A few years into my overseas ministry, I began to ask myself some new questions about why couldn’t one be a businessperson and a kingdom builder at the same time.   At the time I was working in a traditional missionary setting, but quickly found that a lot of people resonated with my search to integrate business and mission. Later, I realized that people all over the world were working independently to the same end. It seems God is up to something.

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BAM in a Box?

by Mats Tunehag

One can identify 3 essential activities that have helped to catalyze and grow the global Business as Mission (BAM) movement: 1. Developing the concept 2. Spreading the concept and 3. Applying the concept.

Of course one cannot credit just one book, event, person or organization with the current interest in Business as Mission amongst Christians today. BAM is a Biblical concept and thus as old as the foundational stories of creation. It is based on theology and anthropology; who God is and what he does, and who we are as human beings and what we are called to do. Good and godly principles of work and value added processes are found in the first chapters of the book of Genesis. God has used women and men throughout history to serve God and nations in and through business. Read more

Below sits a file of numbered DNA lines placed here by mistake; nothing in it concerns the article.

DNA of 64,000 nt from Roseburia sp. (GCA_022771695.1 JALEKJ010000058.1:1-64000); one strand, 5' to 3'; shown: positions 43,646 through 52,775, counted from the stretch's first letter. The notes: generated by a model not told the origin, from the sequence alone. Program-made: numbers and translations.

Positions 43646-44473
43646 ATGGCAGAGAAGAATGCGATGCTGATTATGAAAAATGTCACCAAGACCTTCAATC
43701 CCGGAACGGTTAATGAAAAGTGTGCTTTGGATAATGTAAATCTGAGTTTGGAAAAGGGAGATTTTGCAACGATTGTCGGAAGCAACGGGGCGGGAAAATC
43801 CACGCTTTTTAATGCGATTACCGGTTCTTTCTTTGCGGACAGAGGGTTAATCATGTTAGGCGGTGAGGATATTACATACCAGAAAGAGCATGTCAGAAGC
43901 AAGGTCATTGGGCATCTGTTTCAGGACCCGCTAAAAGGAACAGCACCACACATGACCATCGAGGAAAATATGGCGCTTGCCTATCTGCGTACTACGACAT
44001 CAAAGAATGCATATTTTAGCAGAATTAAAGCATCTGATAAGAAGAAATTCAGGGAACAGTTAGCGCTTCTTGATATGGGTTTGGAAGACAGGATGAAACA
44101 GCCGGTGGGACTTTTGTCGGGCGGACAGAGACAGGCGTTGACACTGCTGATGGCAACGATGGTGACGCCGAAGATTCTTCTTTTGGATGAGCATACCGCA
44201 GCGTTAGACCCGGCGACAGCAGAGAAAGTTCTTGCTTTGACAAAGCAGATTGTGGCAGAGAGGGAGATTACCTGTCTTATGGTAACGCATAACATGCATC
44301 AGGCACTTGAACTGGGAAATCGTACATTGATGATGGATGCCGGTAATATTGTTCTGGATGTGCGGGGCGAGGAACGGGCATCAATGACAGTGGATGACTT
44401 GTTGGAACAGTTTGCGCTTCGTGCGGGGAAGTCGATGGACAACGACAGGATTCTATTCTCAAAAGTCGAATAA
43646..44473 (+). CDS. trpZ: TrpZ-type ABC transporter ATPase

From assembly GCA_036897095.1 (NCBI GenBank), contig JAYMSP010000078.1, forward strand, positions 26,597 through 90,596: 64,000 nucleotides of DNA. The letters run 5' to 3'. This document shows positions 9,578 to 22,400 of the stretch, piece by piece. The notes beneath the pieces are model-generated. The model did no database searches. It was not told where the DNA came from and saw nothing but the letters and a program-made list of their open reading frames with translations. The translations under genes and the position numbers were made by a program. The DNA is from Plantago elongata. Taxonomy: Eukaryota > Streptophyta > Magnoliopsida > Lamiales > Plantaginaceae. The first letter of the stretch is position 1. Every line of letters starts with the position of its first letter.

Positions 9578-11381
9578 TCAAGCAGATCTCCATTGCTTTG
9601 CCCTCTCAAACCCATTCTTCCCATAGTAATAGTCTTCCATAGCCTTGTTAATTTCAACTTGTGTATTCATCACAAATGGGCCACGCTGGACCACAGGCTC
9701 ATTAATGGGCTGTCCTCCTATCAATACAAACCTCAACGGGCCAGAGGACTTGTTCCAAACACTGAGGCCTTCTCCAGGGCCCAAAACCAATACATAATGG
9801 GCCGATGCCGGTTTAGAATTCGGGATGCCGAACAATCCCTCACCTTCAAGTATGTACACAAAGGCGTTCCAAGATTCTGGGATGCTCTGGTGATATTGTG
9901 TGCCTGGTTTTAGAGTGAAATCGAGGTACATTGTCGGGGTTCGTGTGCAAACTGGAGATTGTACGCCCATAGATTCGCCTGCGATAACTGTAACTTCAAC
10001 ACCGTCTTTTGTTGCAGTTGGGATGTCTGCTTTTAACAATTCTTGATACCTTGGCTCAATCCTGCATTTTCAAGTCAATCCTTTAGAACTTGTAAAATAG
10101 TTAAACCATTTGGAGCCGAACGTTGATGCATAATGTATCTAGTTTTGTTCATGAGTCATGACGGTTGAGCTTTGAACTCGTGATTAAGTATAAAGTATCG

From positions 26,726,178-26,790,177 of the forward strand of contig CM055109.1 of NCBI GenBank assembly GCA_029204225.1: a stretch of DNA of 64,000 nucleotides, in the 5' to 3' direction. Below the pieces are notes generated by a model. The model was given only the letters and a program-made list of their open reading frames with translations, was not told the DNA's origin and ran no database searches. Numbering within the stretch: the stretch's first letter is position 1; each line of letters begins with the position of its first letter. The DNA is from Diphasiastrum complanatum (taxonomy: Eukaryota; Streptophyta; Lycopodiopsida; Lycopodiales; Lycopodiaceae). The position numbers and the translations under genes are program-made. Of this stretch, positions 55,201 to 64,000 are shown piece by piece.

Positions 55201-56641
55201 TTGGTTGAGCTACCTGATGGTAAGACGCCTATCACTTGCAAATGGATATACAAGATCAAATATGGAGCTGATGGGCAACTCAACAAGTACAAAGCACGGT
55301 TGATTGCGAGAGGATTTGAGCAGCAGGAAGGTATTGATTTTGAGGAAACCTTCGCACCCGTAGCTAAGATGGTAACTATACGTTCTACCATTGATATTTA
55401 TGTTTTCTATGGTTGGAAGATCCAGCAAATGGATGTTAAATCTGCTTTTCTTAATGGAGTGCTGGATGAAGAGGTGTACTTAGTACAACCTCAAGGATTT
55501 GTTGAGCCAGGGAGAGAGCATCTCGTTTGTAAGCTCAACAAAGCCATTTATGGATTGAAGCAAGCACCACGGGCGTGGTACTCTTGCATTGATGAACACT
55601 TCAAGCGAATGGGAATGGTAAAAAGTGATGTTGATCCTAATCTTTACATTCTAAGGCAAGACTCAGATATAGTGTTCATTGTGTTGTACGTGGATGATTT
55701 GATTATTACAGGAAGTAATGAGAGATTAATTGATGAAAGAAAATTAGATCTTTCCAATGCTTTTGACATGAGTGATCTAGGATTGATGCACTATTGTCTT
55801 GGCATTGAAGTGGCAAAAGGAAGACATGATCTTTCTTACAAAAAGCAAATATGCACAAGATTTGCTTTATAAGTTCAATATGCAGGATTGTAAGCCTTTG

Building the Kingdom Through Business

by Bridget Adams and Manoj Raithatha

In his book Screw Business as Usual, Sir Richard Branson outlines his vision for nothing less than global transformation. He asks, ‘Can we bring more meaning to our lives and help change the world at the same time… a whole new way of doing things, solving major problems and turning our working into something we both love and are proud of. His proposed solution is a new way of doing business. ‘It is time to …shift our values, to switch from a profit focus to caring for people, communities and the planet.’ Sometimes God uses prophets from outside the Church!